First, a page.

A spike in deaths of the endangered Delta Smelt means you may have to pay more for your produce


An endangered fish could cost you more money at the grocery store.

A spike in deaths of Delta Smelt could affect your wallet.

This little fish is at the heart of a big controversy.

Too many Delta Smelt have been killed recently by the pumps that move water from the San Joaquin Delta to the Central Valley.

So the agencies protecting the endangered fish are taking action.

"Right now, we are seeing the presence of some smelt very small quantities near the pumps. When that occurs the fish agencies that regulate the amount of pumping that can occur have sought to reduce the amount of pumping that’s allowed," said Jim Beck, general manager for the Kern County Water Agency.

In an effort to protect the endangered smelt they are slowing the amount of water to that can be pumped out of the delta and that will affect how much water Kern County farmers have for irrigation.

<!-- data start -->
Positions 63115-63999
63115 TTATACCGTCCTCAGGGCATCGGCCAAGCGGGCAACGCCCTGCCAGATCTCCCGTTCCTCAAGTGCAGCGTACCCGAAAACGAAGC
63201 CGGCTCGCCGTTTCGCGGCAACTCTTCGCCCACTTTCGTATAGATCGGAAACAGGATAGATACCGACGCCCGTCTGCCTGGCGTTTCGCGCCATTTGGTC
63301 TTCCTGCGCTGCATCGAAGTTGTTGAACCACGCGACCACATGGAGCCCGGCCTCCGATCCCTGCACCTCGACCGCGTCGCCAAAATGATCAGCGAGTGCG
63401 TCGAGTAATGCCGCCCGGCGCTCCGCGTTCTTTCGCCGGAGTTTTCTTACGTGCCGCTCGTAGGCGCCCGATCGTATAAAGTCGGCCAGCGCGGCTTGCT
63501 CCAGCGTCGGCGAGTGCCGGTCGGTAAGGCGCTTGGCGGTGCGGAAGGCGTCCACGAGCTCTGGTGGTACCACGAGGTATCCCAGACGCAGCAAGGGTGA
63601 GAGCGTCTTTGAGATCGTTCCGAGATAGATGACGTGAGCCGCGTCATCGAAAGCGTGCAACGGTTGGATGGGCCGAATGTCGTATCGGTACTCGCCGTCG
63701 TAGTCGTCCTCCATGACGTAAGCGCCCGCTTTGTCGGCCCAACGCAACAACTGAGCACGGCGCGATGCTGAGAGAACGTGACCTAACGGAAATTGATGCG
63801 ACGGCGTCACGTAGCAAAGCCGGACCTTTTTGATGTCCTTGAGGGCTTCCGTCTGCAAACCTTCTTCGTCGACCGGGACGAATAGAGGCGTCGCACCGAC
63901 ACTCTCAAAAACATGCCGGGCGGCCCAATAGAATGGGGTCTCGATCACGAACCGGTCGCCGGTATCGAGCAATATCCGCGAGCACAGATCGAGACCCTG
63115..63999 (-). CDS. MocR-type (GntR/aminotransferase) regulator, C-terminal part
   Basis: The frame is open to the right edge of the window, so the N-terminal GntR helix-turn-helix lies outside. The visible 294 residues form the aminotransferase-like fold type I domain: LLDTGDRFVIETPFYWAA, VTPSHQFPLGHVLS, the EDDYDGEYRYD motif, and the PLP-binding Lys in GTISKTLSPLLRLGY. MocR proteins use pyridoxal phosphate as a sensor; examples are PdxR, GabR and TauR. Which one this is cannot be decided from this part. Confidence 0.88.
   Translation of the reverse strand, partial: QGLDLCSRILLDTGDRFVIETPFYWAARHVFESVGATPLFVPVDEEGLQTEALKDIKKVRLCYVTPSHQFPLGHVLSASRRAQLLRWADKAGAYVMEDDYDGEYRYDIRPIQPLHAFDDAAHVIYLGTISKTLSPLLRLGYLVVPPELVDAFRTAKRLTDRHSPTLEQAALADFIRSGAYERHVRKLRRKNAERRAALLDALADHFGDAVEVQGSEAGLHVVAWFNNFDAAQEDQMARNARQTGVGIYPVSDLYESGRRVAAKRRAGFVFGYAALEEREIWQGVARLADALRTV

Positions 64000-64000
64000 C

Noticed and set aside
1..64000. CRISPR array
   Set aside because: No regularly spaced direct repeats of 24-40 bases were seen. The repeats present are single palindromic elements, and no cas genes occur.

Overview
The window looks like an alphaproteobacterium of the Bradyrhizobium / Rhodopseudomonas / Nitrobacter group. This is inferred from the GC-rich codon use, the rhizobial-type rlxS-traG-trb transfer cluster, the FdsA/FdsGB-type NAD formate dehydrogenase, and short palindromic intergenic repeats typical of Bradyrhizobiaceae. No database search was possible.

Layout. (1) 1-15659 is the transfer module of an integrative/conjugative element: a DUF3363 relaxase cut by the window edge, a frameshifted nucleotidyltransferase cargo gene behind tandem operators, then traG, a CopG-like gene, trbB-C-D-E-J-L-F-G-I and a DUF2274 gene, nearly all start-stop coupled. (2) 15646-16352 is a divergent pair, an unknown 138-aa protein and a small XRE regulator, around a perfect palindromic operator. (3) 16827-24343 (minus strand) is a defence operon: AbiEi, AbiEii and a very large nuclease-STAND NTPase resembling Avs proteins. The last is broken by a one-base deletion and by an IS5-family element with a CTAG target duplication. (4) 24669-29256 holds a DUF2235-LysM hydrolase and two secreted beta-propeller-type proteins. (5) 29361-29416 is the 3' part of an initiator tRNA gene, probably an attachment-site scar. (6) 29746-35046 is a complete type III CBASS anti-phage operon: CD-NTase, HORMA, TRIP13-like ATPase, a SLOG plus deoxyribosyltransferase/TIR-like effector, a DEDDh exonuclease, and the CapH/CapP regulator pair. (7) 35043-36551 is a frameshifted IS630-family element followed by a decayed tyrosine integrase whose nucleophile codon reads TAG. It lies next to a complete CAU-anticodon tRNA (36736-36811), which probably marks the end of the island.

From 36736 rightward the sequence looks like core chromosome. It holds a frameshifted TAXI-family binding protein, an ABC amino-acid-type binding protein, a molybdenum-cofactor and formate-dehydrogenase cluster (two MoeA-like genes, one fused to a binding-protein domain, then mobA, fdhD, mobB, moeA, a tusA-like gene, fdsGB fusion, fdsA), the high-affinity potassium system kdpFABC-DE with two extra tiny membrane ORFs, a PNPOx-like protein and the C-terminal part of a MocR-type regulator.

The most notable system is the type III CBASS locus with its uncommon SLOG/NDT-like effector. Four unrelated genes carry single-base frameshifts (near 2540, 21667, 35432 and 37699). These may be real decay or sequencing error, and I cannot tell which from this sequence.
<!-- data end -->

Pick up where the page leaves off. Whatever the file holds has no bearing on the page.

"For Kern County that means our users have lost the use of about 100,000 acre feet of water significant impact to our water users and our local economy," Beck said.

The lost water is going to cost Kern County farmers a lot of money.

The water agency said the reason this is going to cost Kern County farmers so much money is because the farmers are still going to have to pay for that water from the delta that they are never going to get plus they are going to have to pay for groundwater to irrigate their crops.

Increased costs for farmers will likely mean an increase in the price you pay for fruits and vegetables.

"It could result in an increase at the grocery store for consumers," he said.

Beck said the science being used to make these critical decisions is suspect.

"What we would like to see is for those pumping restrictions to be lifted. We don't believe that there is sufficient scientific data to warrant the drastic measure they have taken this year," Beck said.


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